“The Saint and the Fasting Girl” by Anna Richenda took me by surprise. It’s historical fiction, a genre I don’t normally read, but the story and the strength of the writing hooked me immediately. I could not put it down.
The story is set in the dark and violent Middle Ages during the reign of King Henry VIII. Sister Georgia is one of a group of mystical nuns residing in the Priory of Saint Isela in Yorkshire, England. She is in possession of a stone amulet, a relic of Saint Isela’s that brings about visions to guide her. One such vision moves her to protect an unborn child, who she believes will play a part in Saint Isela’s prophesied return. While the town burns at the hands of the King’s henchman, Horley Romsfeld, bastard son of an earl, Georgia braves the flames to bring the mother and unborn child to sanctuary. The baby is christened and water spouts from the ground convincing the soldiers they are witnessing a miracle. They leave but the Priory is not out of danger. The archbishop of London, Philip SeVerde, is unhappy with the attention the nunnery is attracting. He destroys the Priory but not the faith and perseverance of the sisters. Georgia endures beatings and unbearable hardship to ensure the survival of the nuns and the fulfillment of Saint Isela’s promise.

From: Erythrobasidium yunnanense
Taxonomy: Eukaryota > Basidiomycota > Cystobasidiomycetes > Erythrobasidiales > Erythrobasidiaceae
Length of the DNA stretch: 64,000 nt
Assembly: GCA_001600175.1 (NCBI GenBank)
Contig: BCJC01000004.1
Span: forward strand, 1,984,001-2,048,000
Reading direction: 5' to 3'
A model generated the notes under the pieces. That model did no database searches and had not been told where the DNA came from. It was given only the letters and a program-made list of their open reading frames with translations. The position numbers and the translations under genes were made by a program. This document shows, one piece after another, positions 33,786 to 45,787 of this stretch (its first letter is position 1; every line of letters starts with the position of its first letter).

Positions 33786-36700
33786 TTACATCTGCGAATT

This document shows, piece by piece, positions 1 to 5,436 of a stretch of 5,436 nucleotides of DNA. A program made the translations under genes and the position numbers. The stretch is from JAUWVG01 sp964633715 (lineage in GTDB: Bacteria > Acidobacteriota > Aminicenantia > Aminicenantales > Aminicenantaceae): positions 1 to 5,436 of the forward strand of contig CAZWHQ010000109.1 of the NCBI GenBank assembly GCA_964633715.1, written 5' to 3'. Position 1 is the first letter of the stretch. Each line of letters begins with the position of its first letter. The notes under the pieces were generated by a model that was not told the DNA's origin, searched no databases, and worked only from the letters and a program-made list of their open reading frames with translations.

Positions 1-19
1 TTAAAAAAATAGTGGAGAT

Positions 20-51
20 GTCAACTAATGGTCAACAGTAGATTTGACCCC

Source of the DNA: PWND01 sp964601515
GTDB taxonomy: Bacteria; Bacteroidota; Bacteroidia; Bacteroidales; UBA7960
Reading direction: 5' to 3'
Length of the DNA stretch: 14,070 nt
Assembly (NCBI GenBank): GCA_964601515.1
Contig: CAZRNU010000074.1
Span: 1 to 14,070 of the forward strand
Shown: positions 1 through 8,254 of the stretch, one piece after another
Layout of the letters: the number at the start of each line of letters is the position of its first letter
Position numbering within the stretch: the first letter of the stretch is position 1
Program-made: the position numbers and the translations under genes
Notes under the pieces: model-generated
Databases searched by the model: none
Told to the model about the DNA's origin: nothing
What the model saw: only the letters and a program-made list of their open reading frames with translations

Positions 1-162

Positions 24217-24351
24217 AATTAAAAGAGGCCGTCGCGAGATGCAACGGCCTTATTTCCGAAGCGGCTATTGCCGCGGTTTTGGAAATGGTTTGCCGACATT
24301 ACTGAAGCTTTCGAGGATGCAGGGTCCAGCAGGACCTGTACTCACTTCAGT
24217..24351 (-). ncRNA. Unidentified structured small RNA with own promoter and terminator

Although Richenda’s story is fiction, her portrayal of the medieval time period is spot on. She captures the soul, spirit and social conditions with excellent period detail. The atmosphere is palpable. Readers will feel the heat of the flames and smell the stench of the living conditions. The plot is exciting, filled with drama, action and unexpected twists. The characters are vivid. Georgia is a strong heroine, although not always sympathetic as she takes some foolish risks. The men are truly villains in the worst sense of the word. Despite the religious setting, the book is not overburdened with religious doctrine and beliefs. The story is entertaining. I highly recommend you pick up a copy.
Publisher: iUniverse (June 8, 2005)
Paperback: 344 Pages